Kexxis

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Re: New to investment (Canada)
« Reply #6 on: January 23, 2015, 12:42:29 PM »
Think of a RRSP or TFSA as buckets within which you can hold investments of (almost) any kind. If these same investments were outside the bucket, you'd have to pay tax on any profits made from them, but inside they are tax free.

TD eSeries is an excellent option and yes you can open a RRSP and a TFSA there. These would just be accounts, the same as if you had multiple bank accounts. You can deposit money into these accounts and then purchase your desired index funds. Read through the couch potato site for more info on what index funds are, but basically you have the stock market which has many different stocks, which is a partial ownership in a company. An index fund just owns many different stocks. So by purchasing an index fund you are essentially buying many different stocks in a simplified way.

Thank you Katdog, that cleared up a lot for me. Is the purchasing of the index funds automatic once you have picked a ratio of how you want to split your money you deposit into those accounts?

You would basically open up your online brokerage account and then on that account you need a separate rrsp account and then a tfsa account. I might suggest looking at what point do your contributions to an rrsp drop you down to the next tax bracket. Once you hit that next lower level than look at filling your tfsa to the max. Don't forget you aren't loosing the benefit of the rrsp as that limit carries forward and you can use that larger limit when you expect your income to be much higher.

I have just barely entered into a new tax bracket, the ranges for applicable ones are:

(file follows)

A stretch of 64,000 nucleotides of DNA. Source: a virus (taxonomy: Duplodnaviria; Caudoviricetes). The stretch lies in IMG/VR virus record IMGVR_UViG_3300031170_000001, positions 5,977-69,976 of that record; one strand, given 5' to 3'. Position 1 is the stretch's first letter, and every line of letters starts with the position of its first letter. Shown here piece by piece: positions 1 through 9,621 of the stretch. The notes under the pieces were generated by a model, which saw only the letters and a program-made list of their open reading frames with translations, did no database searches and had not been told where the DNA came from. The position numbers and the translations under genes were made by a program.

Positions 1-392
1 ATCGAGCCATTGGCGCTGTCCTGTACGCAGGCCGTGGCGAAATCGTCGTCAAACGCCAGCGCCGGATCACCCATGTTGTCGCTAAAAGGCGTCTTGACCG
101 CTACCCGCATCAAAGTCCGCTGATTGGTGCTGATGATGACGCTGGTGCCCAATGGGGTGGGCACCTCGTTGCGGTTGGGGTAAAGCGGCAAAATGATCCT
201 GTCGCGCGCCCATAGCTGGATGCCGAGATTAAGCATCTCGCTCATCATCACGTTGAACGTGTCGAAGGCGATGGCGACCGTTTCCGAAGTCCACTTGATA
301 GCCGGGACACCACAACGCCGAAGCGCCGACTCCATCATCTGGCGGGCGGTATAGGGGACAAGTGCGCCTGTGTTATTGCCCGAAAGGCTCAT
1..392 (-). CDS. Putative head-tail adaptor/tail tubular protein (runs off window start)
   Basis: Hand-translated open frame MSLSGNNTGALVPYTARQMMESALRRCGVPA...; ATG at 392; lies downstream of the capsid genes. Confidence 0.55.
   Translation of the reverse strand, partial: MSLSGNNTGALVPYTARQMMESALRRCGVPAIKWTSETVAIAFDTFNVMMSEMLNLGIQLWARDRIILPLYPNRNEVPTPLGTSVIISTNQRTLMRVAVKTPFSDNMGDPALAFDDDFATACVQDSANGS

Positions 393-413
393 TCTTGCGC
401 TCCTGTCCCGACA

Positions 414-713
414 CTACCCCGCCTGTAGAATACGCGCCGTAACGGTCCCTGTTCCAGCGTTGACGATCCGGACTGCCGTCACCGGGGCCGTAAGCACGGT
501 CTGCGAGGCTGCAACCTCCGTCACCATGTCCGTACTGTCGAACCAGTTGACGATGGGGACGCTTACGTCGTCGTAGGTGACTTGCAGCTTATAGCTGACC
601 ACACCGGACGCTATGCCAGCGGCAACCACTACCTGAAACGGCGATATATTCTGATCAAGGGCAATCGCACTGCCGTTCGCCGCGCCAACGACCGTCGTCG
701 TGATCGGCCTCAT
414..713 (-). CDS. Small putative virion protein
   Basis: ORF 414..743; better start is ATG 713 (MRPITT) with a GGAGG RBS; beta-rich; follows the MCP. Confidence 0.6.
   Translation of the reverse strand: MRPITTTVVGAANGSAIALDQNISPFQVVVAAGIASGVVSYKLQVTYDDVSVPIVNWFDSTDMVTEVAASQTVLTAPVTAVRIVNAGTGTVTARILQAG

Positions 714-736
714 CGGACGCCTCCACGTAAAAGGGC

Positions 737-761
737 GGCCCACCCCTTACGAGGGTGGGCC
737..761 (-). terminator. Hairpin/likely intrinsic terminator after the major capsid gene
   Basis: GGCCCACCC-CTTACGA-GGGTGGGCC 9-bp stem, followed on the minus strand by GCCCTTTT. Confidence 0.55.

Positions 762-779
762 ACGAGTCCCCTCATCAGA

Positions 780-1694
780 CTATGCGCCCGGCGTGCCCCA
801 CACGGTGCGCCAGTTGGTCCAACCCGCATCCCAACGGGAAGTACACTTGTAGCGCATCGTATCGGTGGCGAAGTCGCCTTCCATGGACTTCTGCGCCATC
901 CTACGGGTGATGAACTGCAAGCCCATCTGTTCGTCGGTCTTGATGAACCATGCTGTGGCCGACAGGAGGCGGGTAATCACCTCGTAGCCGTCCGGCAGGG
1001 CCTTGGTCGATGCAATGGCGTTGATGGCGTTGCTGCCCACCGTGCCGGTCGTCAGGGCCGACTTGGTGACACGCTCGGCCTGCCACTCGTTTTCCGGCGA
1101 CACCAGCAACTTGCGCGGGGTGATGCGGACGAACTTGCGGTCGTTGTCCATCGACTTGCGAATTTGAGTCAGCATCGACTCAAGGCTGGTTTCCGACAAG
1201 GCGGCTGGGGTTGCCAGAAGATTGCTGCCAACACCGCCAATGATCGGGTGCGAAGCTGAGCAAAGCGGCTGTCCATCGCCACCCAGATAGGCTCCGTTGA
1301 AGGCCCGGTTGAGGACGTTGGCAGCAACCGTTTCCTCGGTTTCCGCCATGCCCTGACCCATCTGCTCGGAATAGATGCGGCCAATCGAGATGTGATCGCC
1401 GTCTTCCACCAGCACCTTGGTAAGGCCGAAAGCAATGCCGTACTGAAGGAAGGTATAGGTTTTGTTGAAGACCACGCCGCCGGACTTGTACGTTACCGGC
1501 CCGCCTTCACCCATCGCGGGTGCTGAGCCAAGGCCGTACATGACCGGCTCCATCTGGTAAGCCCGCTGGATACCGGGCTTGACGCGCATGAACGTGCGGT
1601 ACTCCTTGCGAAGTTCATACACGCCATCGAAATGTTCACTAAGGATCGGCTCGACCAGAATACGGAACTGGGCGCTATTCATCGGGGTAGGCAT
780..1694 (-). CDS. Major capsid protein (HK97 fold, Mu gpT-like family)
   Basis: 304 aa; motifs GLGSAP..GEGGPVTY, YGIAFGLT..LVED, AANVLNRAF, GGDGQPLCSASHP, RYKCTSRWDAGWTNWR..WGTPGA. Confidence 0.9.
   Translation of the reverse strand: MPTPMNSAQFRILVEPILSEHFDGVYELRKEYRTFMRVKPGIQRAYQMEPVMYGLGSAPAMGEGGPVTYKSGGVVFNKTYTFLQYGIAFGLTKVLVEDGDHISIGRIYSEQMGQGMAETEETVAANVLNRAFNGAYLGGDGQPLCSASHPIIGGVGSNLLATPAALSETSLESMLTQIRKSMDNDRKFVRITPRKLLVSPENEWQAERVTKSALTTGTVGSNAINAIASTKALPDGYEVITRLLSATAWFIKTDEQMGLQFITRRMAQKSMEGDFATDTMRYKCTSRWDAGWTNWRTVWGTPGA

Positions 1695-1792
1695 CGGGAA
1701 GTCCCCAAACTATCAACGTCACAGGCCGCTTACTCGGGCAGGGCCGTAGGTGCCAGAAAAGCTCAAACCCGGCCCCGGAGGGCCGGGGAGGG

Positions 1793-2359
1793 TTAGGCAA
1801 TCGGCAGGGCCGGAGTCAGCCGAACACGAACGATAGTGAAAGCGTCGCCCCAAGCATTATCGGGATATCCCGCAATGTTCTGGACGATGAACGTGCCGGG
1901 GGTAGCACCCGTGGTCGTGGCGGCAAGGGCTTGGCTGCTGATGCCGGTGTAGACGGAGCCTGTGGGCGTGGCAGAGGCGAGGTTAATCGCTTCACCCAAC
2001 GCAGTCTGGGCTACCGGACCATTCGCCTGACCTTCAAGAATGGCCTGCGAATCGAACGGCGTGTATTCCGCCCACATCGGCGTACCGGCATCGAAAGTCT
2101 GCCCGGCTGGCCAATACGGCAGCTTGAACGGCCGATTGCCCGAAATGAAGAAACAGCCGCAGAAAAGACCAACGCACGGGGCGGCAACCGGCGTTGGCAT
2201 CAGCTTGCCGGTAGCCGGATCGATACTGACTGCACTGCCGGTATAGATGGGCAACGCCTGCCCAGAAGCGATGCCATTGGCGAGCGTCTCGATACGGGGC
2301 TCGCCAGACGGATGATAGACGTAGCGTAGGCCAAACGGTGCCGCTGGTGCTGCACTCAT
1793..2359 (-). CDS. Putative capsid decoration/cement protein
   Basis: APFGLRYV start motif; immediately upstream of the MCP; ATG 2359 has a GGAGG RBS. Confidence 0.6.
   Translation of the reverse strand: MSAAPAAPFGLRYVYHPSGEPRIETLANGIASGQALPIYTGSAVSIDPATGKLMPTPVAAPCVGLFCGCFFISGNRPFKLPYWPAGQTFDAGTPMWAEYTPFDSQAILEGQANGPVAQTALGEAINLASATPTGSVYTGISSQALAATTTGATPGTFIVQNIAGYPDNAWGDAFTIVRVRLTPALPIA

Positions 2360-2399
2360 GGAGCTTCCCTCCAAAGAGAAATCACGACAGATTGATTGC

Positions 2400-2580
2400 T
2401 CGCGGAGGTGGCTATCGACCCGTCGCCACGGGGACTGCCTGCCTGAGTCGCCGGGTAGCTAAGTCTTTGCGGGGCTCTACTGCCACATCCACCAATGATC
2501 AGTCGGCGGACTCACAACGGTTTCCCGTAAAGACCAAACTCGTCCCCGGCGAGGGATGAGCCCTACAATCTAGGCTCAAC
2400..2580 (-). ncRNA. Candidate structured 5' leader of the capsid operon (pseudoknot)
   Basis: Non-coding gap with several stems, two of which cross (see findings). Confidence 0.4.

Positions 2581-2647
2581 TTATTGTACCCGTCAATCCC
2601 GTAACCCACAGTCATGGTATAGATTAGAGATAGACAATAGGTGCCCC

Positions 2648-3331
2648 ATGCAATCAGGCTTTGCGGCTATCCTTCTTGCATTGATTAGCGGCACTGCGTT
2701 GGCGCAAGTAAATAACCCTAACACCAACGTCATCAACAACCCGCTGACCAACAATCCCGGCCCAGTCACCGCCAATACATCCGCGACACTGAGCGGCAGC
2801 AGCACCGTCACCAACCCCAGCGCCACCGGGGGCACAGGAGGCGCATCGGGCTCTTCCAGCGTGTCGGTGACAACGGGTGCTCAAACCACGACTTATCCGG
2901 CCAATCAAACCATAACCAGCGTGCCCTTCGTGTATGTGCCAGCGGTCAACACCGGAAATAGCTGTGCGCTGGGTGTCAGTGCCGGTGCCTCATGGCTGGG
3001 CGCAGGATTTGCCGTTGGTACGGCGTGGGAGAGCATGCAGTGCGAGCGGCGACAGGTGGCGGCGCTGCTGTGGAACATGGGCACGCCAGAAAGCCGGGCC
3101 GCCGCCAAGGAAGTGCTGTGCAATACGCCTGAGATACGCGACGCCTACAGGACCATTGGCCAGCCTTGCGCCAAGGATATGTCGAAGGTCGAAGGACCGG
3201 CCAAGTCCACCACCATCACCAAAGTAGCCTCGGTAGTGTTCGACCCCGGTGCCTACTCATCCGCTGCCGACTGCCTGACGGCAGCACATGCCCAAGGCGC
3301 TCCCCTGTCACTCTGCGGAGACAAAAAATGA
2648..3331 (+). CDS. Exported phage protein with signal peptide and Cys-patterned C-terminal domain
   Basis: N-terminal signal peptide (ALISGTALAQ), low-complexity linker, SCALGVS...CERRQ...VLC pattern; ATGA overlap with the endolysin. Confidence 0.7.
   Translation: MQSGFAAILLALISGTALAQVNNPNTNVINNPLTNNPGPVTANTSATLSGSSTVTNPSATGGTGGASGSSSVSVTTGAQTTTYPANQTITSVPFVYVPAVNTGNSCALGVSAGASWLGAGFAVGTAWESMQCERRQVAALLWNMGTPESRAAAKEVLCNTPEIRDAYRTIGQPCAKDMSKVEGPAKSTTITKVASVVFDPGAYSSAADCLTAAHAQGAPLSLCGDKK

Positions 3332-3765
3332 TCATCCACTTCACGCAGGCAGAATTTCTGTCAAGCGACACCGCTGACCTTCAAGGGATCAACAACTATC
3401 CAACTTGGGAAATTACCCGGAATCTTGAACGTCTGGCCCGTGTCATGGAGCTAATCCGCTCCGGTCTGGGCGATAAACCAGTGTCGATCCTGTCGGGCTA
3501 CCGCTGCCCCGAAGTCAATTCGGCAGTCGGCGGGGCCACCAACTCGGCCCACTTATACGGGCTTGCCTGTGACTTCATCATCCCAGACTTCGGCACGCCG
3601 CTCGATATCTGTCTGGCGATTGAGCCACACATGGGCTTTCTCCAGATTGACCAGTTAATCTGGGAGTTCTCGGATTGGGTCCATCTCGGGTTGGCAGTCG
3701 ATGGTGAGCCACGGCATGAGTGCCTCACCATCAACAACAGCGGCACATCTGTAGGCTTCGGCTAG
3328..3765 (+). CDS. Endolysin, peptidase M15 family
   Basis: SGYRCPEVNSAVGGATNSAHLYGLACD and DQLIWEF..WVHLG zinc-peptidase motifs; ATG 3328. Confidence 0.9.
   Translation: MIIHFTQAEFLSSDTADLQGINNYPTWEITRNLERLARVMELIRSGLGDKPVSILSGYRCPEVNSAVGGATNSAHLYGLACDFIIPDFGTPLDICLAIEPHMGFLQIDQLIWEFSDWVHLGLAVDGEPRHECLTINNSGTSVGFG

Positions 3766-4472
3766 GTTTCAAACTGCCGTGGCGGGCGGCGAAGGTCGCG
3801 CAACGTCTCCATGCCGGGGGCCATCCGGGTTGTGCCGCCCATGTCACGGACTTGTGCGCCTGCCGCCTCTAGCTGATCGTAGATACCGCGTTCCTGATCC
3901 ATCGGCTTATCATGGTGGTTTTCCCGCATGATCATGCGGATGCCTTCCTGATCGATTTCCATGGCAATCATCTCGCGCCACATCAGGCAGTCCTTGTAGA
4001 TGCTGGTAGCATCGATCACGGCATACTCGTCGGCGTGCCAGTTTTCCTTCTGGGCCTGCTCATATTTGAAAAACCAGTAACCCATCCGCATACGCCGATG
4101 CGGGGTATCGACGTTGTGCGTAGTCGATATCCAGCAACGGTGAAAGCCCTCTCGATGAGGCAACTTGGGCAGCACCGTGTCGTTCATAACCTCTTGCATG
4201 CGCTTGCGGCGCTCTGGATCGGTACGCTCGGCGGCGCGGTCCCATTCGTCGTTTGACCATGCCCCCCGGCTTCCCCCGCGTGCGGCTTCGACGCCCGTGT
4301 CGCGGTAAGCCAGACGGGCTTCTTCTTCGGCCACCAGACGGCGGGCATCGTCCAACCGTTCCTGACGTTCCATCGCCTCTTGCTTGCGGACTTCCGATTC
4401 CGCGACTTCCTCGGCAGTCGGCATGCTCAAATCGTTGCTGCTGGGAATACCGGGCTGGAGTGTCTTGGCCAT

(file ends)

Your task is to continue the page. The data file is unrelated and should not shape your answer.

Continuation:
14.95%   $29,590 - $59,180
16.67%   $59,180 - $93,000

Is it beneficial for me to always try and get to the lower tax brackets? I am not sure the mechanics of how that works exactly.

Kaspian

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Re: New to investment (Canada)
« Reply #7 on: January 23, 2015, 01:05:17 PM »
Here are some screenshots which might help.  All e-Series accounts begin with "2378".

(Note:  There isn't much in my RRSP because I have a pension at work.)

The first shot is how they show up in your regular online banking page and the second is the "pre-authorized purchase plans" you can set up.  (So easy!)  I don't have one for my RRSP at the moment because I hit its cap in December.

It's all very simple.  I did each of the three accounts with the printable form TD provides on their site.  (You only need the RRSP and TFSA until you've filled them up--don't worry about a non-registered account yet.)
 
Dan explains where to best hold the individual index funds here:  http://canadiancouchpotato.com/2013/10/30/making-smarter-asset-location-decisions/ .  But he also notes that until you've filled up both your RRSP and TFSA, you shouldn't even consider worrying about allocation.

« Last Edit: January 23, 2015, 01:54:05 PM by Kaspian »

Kaspian

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Re: New to investment (Canada)
« Reply #8 on: January 23, 2015, 01:10:52 PM »
...And here's what it would look like if you clicked the 'Mutual Funds' link in my first image.  It's all very super-simple!  Don't be intimidated at all.
« Last Edit: January 23, 2015, 01:53:32 PM by Kaspian »

Kexxis

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Re: New to investment (Canada)
« Reply #9 on: January 23, 2015, 02:35:30 PM »
Here are some screenshots which might help.  All e-Series accounts begin with "2378".

(Note:  There isn't much in my RRSP because I have a pension at work.)

The first shot is how they show up in your regular online banking page and the second is the "pre-authorized purchase plans" you can set up.  (So easy!)  I don't have one for my RRSP at the moment because I hit its cap in December.